Skip to main content

Post Traumatic Stress Disorder

Medically reviewed by Last updated on Jul 4, 2022.

What is post traumatic stress disorder (PTSD)?

PTSD is a condition that occurs after a traumatic situation or event. This event may have caused you to feel intense fear, pain, or sorrow. You may think you are going to get hurt or die. You may also continue to feel helpless after the event. These feelings affect your daily activities and relationships.

What increases my risk for PTSD?

  • An accident
  • A crime done to you or a crime you saw, such as a murder, robbery, or shooting
  • A serious disease, such as cancer, or the death of a loved one
  • A natural disaster, such as a flood, earthquake, hurricane, or tornado
  • Physical or sexual abuse
  • Violence, war, or terrorism

What are the signs and symptoms of PTSD?

  • Flashbacks (vivid memories of the event), or images of the event suddenly come into your mind
  • Trouble sleeping, nightmares, or hallucinations
  • Feeling anxious, restless, or on edge
  • Feeling fearful or helpless, or avoiding feelings by becoming numb or detached
  • Avoiding things or people that remind you of the trauma
  • Avoiding thinking or talking about the traumatic event
  • Angry or violent outbursts
  • Negative feelings about yourself, depression, or feeling guilty
  • Trouble paying attention, concentrating, or getting things done

How is PTSD diagnosed?

Healthcare providers will ask you about your symptoms and use a guide to diagnose PTSD. You may have PTSD if your symptoms lasted at least 1 month. The guide your providers use will ask if you have had the following for at least 1 month:

  • At least 1 constant symptom of re-experiencing the traumatic event
  • At least 3 symptoms of avoidance
  • At least 2 hyperarousal (overreaction) symptoms or mood swings
  • Distress caused by your symptoms that affects your daily activities, work, and relationships

How is PTSD treated?

  • Medicines may decrease anxiety or depression, or help you stay calm and relaxed. Some medicines may help you sleep or reduce nightmares PTSD can cause. Certain other medicines reduce activity between brain chemicals involved in PTSD. These may be used if other medicines or treatments are not effective.
  • Therapy may be done in a group or one on one with a therapist. Family and friends are also an important part of recovery.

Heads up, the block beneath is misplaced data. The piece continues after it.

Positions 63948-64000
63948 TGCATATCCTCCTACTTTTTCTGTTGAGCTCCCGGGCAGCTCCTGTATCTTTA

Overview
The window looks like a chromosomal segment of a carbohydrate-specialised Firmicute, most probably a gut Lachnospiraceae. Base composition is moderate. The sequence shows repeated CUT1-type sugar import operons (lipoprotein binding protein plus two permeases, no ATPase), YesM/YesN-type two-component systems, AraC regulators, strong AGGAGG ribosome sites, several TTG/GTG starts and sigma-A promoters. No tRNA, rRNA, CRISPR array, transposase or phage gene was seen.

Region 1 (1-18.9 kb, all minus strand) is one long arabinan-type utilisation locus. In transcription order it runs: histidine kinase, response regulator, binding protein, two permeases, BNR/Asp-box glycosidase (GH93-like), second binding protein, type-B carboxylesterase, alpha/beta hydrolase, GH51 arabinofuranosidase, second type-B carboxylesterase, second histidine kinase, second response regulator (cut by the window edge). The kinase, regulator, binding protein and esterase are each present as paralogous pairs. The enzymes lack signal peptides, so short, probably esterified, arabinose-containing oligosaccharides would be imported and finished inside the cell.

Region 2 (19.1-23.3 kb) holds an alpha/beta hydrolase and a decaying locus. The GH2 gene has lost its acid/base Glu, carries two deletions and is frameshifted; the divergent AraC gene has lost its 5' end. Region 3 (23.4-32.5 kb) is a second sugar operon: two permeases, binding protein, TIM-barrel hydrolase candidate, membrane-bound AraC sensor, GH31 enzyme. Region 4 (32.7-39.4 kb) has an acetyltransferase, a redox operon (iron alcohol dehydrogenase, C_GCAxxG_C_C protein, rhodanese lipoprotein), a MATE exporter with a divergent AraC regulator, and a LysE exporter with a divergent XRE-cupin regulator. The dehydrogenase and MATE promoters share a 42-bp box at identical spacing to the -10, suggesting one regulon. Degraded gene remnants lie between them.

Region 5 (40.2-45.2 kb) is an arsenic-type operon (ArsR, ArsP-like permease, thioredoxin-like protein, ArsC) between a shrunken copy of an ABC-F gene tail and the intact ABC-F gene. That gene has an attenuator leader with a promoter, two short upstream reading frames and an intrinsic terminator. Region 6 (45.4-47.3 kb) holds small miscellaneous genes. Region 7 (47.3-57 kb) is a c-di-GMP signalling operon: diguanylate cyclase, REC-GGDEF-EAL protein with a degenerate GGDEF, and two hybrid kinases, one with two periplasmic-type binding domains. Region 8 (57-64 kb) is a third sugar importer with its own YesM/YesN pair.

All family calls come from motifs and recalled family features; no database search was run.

• Cognitive behavior therapy helps you learn to face the feared object or situation slowly and carefully. You will also learn to control your mental and physical reactions of fear.
      • During cognitive processing therapy , a therapist helps you identify which thoughts about the trauma cause anxiety. He or she will help you see the event differently. This may help you learn to change your thoughts and decrease your anxiety.
      • During prolonged exposure , a therapist helps you work through thoughts, feelings, and memories about the trauma. A therapist helps you learn how to handle your thoughts and feelings. This can decrease your fear or anxiety.
    • Talk therapy may be one or more meetings with a therapist to have crisis counseling. You may have this right after a traumatic event to prevent or decrease emotional problems.
    • Relaxation therapy teaches you how to feel less physical and emotional stress. Stress may cause pain, lead to illness, and slow healing. Deep breathing, muscle relaxation, and music are some forms of relaxation therapy.
    • Eye movement desensitization and reprocessing (EMDR) is a type of exposure therapy. Healthcare providers help you make your eyes move back and forth while you imagine the trauma.
    • Transcranial magnetic stimulation (TMS) is a procedure used to stimulate a specific part of the brain with pulses from a magnet. You may need TMS in combination with medicines and therapy.

Treatment options

The following list of medications are in some way related to or used in the treatment of this condition.

View more treatment options

Where can I find support and more information?

  • National Center for Post Traumatic Stress Disorder
    Phone: 1- 802 - 2966300
    Web Address:
  • National Institute of Mental Health (NIMH), Office of Science Policy, Planning, and Communications
    6001 Executive Boulevard, Room 6200, MSC 9663
    Bethesda , MD 20892-9663
    Phone: 1- 301 - 443-4513
    Phone: 1- 866 - 615-6464
    Web Address:

Call your local emergency number (911 in the US) if:

  • You think about hurting or killing yourself or someone else.

When should I call my doctor?

  • You cannot sleep or are sleeping too much.
  • You have questions or concerns about your condition or care.

Care Agreement

You have the right to help plan your care. Learn about your health condition and how it may be treated. Discuss treatment options with your healthcare providers to decide what care you want to receive. You always have the right to refuse treatment. The above information is an educational aid only. It is not intended as medical advice for individual conditions or treatments. Talk to your doctor, nurse or pharmacist before following any medical regimen to see if it is safe and effective for you.

© Copyright IBM Corporation 2022 Information is for End User's use only and may not be sold, redistributed or otherwise used for commercial purposes. All illustrations and images included in CareNotes® are the copyrighted property of A.D.A.M., Inc. or IBM Watson Health

Further information

Always consult your healthcare provider to ensure the information displayed on this page applies to your personal circumstances.